Salvation did come in the form of Paul Blaisdell. Sort of. When all other F/X technicians proved too expensive (-- the allotted budget for the upgrade was a mere $200), Ackerman suggested Blaisdell, who had illustrated a couple of book covers for Ackerman, and who had hinted at wanting a crack at doing some special-effects work. And after negotiating another $200 to cover parts and labor, Corman gave Blaisdell his opportunity. Told all the monster had to do was open an airlock, point a raygun at the hero, and then fall over dead, Blaisdell set to work creating both a new flying saucer for the crater and a ferocious looking hand puppet to serve as the monster -- which was still 999,998 eyes short. Blaisdell would later explain this was just another creature under the true Beast’s influence, who forced it to take him to Earth. Dubbing his winged creation "Little Hercules" the 18-inch tall prop was very articulate and, as instructed, could pick up a toy raygun to shoot at the film’s protagonists for the climax.
Unfortunately, the puppet was such a big hit when it came time to film the new climax, everyone was on set to watch and got in the way. Unable to operate it properly, the footage didn't turn out very well, so in the end, the creature's brief appearance is mostly obscured with a superimposed eyeball (-- again, ONE eyeball --) and a swirling effect. Also, Blaisdell's had to chuck his original model and rebuild the miniature spaceship because it didn't come close to matching the already shot mock-up. (Blaisdell also built a miniature desert landscape for the ship's final launching sequence., which also had some problems according to several sources). Upon completion, these newer sequences were then spliced into the old and, not taking any chances, they cobbled together that opening montage to explain the lack of the creature that appears on the poster, essentially negating all suspense to come, leaving the characters to play catch up while the audience quickly loses patience with them, and screened it again.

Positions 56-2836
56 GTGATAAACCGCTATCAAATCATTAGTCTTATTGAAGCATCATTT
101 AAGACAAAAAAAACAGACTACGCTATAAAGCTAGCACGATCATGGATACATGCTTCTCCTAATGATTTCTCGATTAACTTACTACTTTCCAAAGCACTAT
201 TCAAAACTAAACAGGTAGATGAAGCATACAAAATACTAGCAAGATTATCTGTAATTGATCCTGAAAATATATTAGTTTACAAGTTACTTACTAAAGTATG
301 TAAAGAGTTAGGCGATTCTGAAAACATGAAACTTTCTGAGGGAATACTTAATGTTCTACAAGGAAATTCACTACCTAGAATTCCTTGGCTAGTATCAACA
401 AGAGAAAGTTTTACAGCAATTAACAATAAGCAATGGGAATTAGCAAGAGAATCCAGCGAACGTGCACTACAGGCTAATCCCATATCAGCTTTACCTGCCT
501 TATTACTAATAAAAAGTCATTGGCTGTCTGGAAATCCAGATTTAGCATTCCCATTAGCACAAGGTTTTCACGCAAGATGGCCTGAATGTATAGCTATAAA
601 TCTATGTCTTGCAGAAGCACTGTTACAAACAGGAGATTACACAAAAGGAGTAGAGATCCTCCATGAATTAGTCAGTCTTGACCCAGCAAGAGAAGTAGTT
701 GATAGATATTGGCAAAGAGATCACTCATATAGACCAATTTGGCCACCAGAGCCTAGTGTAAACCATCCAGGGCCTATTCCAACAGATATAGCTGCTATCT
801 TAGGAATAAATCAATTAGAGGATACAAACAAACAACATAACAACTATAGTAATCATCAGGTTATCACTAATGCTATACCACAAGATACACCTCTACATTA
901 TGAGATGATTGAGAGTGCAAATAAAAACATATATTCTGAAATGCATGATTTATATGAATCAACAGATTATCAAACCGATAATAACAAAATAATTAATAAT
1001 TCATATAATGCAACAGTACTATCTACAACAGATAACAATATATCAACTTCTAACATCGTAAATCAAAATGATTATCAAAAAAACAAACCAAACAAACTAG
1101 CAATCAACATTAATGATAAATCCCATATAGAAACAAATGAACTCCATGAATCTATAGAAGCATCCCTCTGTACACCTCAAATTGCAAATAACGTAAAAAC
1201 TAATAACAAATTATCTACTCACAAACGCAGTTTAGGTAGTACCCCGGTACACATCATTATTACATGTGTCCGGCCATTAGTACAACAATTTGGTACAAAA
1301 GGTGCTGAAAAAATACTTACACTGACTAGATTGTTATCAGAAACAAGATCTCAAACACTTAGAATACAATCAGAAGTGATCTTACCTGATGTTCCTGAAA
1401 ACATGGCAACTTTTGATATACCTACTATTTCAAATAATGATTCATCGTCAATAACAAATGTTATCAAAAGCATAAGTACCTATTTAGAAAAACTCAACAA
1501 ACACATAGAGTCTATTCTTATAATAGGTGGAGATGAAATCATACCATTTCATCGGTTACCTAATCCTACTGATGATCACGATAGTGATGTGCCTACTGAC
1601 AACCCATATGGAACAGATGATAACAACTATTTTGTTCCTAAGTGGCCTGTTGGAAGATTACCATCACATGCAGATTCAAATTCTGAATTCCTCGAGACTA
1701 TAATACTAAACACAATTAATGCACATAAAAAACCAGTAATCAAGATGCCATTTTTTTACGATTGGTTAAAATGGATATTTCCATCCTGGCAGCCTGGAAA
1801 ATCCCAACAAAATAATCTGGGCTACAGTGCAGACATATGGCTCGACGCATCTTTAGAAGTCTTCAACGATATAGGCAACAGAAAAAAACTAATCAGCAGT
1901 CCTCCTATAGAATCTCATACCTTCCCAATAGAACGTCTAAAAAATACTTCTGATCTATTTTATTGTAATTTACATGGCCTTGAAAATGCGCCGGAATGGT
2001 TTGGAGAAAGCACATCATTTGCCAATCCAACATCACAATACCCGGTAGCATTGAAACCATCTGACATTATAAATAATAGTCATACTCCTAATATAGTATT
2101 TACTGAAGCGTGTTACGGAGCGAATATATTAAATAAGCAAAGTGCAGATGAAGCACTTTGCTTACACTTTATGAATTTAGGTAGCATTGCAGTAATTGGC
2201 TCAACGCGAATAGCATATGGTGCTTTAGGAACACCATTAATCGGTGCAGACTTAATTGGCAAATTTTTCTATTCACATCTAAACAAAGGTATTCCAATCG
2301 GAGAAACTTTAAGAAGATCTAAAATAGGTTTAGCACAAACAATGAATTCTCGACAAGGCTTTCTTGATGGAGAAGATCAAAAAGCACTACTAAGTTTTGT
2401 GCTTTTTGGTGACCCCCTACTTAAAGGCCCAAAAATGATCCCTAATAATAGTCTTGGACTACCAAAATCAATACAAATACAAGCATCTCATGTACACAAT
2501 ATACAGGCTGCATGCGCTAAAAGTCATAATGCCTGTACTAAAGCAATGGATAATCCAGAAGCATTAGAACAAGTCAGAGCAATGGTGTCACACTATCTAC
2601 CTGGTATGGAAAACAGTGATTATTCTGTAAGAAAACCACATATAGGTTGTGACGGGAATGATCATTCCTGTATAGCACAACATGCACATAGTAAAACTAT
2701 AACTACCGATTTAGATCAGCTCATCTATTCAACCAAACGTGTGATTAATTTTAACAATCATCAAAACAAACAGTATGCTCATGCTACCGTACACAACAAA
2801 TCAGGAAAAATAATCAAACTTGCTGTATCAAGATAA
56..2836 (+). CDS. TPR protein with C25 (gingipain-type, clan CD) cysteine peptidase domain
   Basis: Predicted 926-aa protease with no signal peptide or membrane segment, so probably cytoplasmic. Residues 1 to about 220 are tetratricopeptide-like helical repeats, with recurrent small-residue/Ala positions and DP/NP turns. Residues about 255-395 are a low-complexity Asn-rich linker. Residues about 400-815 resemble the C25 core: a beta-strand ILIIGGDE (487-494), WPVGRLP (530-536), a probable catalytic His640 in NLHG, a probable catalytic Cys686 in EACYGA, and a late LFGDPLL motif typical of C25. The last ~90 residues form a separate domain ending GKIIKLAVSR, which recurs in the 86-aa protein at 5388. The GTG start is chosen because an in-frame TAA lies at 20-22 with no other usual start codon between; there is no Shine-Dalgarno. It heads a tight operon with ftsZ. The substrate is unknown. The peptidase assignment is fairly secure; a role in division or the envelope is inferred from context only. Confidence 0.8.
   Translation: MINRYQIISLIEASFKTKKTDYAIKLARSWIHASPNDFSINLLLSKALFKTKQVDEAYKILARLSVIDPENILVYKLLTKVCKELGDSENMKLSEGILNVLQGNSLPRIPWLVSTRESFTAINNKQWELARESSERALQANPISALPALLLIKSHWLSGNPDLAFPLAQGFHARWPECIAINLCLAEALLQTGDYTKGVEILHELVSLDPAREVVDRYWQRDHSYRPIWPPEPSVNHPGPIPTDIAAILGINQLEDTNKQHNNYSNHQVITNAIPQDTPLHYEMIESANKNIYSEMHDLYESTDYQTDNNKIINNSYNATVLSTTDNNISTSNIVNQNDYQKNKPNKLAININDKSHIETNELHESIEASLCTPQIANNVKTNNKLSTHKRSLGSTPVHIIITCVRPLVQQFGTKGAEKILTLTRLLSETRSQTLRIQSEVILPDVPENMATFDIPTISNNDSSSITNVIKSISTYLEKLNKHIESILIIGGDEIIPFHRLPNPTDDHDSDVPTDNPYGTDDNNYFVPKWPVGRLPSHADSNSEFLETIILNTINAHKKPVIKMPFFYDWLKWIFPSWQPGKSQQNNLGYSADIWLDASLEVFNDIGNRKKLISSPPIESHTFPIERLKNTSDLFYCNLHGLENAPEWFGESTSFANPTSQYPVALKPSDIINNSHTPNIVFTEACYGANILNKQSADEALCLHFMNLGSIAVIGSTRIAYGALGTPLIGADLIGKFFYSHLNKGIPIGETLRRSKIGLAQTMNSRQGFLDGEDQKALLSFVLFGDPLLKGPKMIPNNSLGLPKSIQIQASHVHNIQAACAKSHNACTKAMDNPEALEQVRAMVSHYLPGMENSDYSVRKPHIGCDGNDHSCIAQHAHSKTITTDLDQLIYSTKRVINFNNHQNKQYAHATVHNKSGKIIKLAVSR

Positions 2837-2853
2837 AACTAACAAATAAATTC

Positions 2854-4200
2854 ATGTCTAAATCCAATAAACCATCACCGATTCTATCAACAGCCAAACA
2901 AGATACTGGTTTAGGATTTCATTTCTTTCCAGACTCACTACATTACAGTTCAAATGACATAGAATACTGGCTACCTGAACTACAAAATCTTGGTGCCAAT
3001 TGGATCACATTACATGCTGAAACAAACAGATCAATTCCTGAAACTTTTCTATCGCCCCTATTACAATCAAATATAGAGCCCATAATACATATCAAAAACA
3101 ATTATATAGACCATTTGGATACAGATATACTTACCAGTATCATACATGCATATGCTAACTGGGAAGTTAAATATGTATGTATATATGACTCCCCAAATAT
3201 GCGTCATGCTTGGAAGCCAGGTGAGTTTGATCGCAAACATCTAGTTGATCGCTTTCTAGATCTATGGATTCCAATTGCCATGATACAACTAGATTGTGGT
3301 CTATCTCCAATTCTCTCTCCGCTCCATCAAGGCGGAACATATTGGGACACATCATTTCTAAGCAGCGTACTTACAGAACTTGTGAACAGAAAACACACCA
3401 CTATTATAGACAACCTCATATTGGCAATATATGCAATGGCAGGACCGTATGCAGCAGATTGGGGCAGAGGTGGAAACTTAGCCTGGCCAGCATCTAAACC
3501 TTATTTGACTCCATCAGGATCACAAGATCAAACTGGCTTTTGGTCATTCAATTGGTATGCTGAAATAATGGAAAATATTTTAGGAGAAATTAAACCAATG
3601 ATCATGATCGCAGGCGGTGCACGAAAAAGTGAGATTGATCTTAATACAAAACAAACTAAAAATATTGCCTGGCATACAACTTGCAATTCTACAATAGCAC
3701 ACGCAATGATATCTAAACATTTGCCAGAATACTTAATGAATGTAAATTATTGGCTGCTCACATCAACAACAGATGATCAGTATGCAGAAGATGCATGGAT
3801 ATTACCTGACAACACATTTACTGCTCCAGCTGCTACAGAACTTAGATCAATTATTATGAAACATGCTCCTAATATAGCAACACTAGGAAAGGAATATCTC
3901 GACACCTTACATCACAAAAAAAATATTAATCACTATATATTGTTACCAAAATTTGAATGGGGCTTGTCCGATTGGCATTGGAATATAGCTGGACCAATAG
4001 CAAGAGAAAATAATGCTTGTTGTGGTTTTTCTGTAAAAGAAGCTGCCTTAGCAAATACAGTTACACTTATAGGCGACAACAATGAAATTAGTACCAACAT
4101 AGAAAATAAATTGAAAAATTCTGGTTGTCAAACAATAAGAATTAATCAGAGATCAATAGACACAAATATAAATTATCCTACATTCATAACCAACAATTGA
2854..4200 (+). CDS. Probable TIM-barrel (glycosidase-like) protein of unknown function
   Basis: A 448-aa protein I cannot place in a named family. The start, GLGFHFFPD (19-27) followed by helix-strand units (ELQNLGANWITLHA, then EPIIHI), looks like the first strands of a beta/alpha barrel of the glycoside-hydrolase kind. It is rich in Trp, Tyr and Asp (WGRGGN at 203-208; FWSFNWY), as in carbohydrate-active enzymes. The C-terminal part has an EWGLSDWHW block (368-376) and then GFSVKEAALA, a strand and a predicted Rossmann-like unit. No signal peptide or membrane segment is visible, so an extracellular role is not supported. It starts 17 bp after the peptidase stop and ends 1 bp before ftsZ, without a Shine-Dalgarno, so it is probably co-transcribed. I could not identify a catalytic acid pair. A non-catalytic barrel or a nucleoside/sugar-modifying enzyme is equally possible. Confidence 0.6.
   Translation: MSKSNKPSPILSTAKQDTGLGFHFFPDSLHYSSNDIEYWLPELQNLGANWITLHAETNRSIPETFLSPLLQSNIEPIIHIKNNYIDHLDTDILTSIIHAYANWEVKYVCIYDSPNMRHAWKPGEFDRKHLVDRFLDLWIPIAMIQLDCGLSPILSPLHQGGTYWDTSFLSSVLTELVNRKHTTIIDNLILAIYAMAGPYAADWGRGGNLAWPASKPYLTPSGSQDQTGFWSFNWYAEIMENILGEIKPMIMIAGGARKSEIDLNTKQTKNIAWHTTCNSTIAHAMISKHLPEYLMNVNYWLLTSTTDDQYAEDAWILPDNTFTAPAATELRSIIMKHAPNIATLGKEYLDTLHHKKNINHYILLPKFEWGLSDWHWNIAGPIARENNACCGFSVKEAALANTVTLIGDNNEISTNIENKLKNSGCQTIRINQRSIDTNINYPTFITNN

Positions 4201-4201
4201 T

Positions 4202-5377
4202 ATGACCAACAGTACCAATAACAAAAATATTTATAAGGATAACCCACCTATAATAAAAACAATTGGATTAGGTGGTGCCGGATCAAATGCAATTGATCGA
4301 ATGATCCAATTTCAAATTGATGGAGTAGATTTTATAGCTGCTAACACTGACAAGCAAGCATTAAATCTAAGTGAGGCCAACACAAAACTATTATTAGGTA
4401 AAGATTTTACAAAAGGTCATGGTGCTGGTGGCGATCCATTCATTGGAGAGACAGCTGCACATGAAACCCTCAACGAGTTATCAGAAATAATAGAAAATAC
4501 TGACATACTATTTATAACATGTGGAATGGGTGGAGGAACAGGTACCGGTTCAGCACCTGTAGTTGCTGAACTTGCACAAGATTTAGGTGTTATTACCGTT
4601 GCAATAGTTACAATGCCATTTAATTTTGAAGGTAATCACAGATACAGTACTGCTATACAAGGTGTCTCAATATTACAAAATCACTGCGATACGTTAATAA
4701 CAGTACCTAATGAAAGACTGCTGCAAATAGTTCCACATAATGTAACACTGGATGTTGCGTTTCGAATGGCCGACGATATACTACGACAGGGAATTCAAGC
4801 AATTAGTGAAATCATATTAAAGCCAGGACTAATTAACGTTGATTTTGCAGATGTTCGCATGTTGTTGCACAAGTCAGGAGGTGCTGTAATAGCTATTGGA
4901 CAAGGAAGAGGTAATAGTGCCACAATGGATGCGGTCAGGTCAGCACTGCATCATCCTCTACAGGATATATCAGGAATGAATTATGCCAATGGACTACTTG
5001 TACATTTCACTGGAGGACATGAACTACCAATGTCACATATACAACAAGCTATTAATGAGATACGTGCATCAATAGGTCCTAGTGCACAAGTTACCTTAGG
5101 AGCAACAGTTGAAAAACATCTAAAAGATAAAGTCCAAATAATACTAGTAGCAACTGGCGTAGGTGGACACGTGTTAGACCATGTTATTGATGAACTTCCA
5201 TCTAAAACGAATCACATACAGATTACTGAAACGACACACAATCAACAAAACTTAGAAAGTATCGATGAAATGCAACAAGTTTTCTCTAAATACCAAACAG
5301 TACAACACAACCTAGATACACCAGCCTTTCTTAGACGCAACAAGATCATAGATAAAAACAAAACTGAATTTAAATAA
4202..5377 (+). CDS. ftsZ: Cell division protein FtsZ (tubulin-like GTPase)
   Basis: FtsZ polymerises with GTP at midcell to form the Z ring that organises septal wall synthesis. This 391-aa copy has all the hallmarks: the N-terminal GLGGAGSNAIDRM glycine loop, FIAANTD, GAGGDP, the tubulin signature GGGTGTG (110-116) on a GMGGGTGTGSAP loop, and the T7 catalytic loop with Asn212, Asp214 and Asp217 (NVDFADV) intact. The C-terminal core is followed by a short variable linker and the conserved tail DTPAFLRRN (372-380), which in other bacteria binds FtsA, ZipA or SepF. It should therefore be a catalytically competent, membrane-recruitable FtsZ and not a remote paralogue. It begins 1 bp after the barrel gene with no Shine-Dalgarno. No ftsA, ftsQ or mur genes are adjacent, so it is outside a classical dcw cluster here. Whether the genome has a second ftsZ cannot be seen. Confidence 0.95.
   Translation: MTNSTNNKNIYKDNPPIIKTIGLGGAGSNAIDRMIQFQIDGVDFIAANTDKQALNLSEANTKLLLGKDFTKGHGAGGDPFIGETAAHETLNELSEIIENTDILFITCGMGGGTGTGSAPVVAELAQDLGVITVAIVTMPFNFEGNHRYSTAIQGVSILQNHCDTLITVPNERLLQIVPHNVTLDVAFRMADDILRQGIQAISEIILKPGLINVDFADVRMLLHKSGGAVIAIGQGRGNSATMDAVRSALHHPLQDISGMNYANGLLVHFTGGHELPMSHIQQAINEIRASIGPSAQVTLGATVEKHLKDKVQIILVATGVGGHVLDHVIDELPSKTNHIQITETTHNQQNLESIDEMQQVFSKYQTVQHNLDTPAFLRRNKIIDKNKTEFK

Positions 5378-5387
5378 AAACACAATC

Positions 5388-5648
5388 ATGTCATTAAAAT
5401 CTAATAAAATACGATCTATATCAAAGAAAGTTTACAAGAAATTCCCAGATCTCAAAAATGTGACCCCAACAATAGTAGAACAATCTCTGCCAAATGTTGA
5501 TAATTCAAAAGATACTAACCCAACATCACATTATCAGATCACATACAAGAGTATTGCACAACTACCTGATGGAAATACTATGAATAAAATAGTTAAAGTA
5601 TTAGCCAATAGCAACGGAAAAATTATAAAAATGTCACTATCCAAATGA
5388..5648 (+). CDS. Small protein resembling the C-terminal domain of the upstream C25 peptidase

And while it was still a giant hodgepodge of nonsense and lofty script ambitions they could never hope to expand upon topped with a leaden, pious ending, The Beast with a Million Eyes was quietly released into enough theaters to manage a profit -- thanks in most part to those very misleading posters and newspaper ads, allowing ARC and soon to be AIP to learn from this lesson and to at least make a token attempt to have the action onscreen match what is shown in the promotional materials; and then rode that successful formula for nearly three decades of exploitation classics as Nicholson kept coming up with outlandish titles and slightly disingenuous, bait and switch marketing campaigns, while Arkoff kept juggling the finances to keep the company going for at least one more picture, and then another. And as a tribute to the formidable skills of these hucksters, we kept falling for it over and over and over again. And we didn't seem to mind one bit.
What is Hubrisween? This is Hubrisween. And now, Boils and Ghouls, be sure to follow this linkage to keep track of the whole conglomeration of reviews for Hubrisween right here. Or you can always follow we collective head of knuckle on Letterboxd. That's two down with 24 to go! Up next: The Ghoul Goes West!
The Beast with a Million Eyes (1955) San Mateo Productions :: Palo Alto Productions :: American Releasing Corporation / EP: Roger Corman / P: David Kramarsky, Samuel Z. Arkoff / AP: Charles Hannawalt / D: David Kramarsky, Lou Place, Roger Corman / W: Tom Filer / C: Everett Baker, Floyd Crosby / E: Jack Killifer / M: John Bickford / S: Paul Birch, Lorna Thayer, Dona Cole, Dick Sargent, Leonard Tarver, Chester Conklin, Bruce Whitmore